The Gov is an iconic music venue in Adelaide, situated on the western edge of the parklands across from the Entertainment Centre on Port Road. It is Iconic in that it has managed to survive as a music venue while others in Adelaide have been crushed by the increased urbanisation in their immediate vicinity. I've seen numerous bands there (some good, some not, and others brilliant) including 'The Cherry Poppin' Daddies', 'Soul Sistas', and 'The Beards', and many more. The venue hosts a range of genres and bands of various popularity and notoriety and for the most part is pretty cheap. It can also hold around 700 people so you can get a good sized crowd.

Tonight's show cost $35 at the door and we got the last two tickets.

After we got in we saw the schedule. 7:30-8:30 DJ, 8:30-9:15 The Transatlantics, 9:30-10:45 DJ, 10:45-12:15 The Bamboos. It was going to be a long night.

TransatlanticsThe Transatlantics took the stage late, which isn't so bad because it means less DJ before the main act. The Transatlantics are an Adelaide band inspired by 1950/60's Soul with 3 vocalists and a 7-piece band. They cover the small stage and dress the part. Their music is pretty decent but their performance kept us from truly enjoying ourselves. Quite a few of them seemed bored and distant which I find prevents a live show from achieving Awesome. It's quite a shame really because if you closed your eyes, you started to really dig their music and vibe. I would gladly see them again as I hope this performance was just one of those days for the band. They've got some of their tracks available on the website, so pop across and have a listen.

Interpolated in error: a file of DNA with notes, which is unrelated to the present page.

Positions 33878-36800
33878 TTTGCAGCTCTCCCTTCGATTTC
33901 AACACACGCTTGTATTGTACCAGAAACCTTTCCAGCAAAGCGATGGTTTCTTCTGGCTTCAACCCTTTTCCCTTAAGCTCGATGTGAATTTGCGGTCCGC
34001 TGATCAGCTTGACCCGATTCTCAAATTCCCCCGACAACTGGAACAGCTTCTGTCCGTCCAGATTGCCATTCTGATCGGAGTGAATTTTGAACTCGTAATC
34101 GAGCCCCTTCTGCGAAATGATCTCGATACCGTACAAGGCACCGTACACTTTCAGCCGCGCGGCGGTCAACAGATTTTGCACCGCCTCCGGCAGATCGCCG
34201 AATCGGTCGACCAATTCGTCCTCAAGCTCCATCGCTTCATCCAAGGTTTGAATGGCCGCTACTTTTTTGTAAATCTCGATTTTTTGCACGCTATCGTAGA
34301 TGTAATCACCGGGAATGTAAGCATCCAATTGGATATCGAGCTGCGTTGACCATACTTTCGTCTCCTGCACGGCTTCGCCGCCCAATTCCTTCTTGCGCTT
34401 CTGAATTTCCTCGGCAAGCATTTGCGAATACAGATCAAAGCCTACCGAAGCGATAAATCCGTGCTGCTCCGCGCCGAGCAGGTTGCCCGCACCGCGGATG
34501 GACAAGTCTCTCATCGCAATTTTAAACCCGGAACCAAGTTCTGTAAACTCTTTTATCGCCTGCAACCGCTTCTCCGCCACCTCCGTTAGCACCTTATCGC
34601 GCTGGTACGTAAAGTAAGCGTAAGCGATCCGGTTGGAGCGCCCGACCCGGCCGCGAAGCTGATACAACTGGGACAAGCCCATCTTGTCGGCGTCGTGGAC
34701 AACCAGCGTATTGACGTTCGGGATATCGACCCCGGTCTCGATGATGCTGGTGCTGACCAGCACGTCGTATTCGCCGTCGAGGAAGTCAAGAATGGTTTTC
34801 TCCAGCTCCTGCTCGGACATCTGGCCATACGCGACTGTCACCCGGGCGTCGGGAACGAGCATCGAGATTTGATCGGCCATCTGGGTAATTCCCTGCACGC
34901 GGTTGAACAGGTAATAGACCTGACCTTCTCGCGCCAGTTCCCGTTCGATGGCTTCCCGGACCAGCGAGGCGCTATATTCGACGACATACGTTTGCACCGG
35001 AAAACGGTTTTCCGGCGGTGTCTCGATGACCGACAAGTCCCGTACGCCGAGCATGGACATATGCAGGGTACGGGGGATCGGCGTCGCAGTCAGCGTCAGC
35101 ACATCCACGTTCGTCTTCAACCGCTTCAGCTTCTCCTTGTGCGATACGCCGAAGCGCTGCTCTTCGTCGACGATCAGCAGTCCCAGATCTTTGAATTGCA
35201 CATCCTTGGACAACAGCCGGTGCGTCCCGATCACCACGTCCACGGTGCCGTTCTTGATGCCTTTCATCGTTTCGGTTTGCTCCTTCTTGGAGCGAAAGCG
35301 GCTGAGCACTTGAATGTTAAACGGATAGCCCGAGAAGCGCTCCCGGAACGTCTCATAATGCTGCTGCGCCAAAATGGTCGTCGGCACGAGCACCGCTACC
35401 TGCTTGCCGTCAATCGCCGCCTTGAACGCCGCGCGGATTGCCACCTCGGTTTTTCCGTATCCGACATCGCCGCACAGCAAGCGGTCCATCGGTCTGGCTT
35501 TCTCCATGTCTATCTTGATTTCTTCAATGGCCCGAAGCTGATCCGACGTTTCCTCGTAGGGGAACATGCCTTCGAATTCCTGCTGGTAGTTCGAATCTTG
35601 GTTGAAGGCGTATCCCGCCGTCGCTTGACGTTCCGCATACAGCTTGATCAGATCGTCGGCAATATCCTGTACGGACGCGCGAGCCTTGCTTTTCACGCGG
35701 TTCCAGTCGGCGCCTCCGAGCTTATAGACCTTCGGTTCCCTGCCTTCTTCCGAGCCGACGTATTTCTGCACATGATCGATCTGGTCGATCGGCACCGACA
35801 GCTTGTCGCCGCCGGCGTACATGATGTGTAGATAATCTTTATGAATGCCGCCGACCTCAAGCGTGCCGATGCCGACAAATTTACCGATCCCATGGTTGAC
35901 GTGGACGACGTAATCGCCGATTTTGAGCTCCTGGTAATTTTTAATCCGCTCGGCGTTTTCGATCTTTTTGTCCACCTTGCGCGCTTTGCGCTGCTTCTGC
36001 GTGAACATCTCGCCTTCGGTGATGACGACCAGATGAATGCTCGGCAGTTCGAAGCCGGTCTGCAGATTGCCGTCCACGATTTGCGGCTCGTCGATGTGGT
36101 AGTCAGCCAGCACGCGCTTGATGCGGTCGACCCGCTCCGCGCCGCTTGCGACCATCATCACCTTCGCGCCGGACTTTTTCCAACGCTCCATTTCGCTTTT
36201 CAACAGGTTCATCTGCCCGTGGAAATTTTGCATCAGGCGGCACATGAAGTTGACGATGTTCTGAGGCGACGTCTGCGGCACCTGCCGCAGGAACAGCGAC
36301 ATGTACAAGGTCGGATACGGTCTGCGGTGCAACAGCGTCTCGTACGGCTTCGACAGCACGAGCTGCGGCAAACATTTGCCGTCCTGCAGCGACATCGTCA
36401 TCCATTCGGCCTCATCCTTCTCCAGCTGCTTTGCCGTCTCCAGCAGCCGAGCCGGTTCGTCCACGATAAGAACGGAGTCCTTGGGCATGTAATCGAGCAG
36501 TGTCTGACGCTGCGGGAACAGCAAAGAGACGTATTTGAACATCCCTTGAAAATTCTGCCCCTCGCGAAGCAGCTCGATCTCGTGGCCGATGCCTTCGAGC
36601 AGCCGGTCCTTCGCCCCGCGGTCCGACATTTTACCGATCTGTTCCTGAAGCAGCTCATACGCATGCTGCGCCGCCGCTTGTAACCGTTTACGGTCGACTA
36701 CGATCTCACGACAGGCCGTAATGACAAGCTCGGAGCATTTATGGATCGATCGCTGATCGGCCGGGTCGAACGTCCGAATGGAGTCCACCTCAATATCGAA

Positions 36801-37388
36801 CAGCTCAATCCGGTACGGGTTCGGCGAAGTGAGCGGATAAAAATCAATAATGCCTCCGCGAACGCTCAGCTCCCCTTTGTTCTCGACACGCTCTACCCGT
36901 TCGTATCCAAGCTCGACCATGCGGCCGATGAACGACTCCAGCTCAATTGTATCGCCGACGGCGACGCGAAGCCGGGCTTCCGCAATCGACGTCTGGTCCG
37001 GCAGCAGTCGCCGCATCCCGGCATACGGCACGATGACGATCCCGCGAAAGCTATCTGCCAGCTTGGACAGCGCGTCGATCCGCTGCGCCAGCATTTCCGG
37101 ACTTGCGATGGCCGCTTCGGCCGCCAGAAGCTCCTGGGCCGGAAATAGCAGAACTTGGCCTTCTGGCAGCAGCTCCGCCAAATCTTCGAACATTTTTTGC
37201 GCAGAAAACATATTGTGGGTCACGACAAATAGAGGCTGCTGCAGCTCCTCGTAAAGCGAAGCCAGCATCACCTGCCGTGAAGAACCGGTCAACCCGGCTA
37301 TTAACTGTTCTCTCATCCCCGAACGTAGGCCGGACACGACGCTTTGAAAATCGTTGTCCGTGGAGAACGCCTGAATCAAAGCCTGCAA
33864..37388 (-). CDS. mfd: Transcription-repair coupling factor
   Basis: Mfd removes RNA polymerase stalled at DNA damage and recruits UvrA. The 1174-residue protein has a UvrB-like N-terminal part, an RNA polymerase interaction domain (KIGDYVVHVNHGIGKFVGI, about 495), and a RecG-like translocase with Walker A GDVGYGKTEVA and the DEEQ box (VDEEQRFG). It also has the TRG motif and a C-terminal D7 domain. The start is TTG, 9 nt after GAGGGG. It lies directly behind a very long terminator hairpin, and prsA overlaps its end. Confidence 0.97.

Bamboos2The Bamboos took the stage and they instantly set themselves apart from the Transatlantics. There was a vitality that had been sorely lacking earlier in the night. These were musicians who truly believed they had the best job in the world and it came through in each movement, note, chord and octave.

The band has been around since 2001 and has steadily grown and evolved to the current 9 piece format. The music is easily digested funk – upbeat, well orchestrated and excellently delivered.

When Lance Ferguson, the band leader and guitarist, starts playing there is an instant familiarity to his performance. You feel as though you've been here before and are glad to be back. Kylie Auldist, the lead vocalist, opens her mouth and immediately establishes an intimacy connection with the audience. The rest of the group all play their roles well and the room fills with warmth from their delivery. There isn't a moment of their performance that feels lacking or wanting for more, even when Kylie hands over the stage to Ella Thompson, the other vocalist, the pace and atmosphere continues unabated proving herself an excellent singer.

I went from having no idea about this band to fan within a matter of hours. I would heartily recommend that you check out their website to have a listen and check them out the next time they come through town.